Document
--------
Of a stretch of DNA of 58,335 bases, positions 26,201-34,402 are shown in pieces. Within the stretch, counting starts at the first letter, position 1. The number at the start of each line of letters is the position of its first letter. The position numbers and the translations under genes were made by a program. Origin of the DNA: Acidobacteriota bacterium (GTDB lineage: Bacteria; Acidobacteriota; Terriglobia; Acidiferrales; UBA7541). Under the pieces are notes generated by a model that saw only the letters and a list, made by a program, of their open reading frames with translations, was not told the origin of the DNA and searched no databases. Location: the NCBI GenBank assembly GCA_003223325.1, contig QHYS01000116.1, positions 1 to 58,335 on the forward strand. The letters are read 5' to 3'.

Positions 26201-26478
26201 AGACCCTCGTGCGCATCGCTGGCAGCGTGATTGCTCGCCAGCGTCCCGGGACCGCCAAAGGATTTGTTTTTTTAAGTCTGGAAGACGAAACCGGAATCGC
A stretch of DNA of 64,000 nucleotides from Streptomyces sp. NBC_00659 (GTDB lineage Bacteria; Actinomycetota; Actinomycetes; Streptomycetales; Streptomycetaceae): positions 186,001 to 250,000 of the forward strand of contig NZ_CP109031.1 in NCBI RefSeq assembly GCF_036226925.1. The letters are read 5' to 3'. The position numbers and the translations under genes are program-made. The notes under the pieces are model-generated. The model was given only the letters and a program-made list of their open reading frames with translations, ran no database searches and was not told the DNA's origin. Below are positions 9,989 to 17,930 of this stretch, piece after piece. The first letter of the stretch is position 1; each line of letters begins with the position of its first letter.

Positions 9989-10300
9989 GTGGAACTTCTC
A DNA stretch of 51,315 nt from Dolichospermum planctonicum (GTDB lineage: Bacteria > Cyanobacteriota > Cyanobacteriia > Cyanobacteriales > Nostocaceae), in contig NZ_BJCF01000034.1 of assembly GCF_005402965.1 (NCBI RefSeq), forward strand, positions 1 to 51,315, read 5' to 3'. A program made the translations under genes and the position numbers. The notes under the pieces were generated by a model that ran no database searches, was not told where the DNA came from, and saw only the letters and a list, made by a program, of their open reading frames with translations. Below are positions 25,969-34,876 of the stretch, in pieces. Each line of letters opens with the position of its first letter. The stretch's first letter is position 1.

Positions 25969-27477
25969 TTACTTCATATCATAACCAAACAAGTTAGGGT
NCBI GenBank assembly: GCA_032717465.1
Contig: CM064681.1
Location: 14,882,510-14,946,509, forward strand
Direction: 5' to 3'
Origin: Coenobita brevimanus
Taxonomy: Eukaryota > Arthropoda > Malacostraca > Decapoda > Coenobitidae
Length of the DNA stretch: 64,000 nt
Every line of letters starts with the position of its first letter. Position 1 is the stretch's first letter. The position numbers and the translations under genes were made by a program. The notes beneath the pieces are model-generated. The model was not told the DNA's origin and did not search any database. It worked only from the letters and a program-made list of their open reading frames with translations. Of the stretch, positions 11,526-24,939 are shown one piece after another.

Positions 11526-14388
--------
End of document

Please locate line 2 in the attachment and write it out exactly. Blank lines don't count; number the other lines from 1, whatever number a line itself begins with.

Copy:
Positions 26201-26478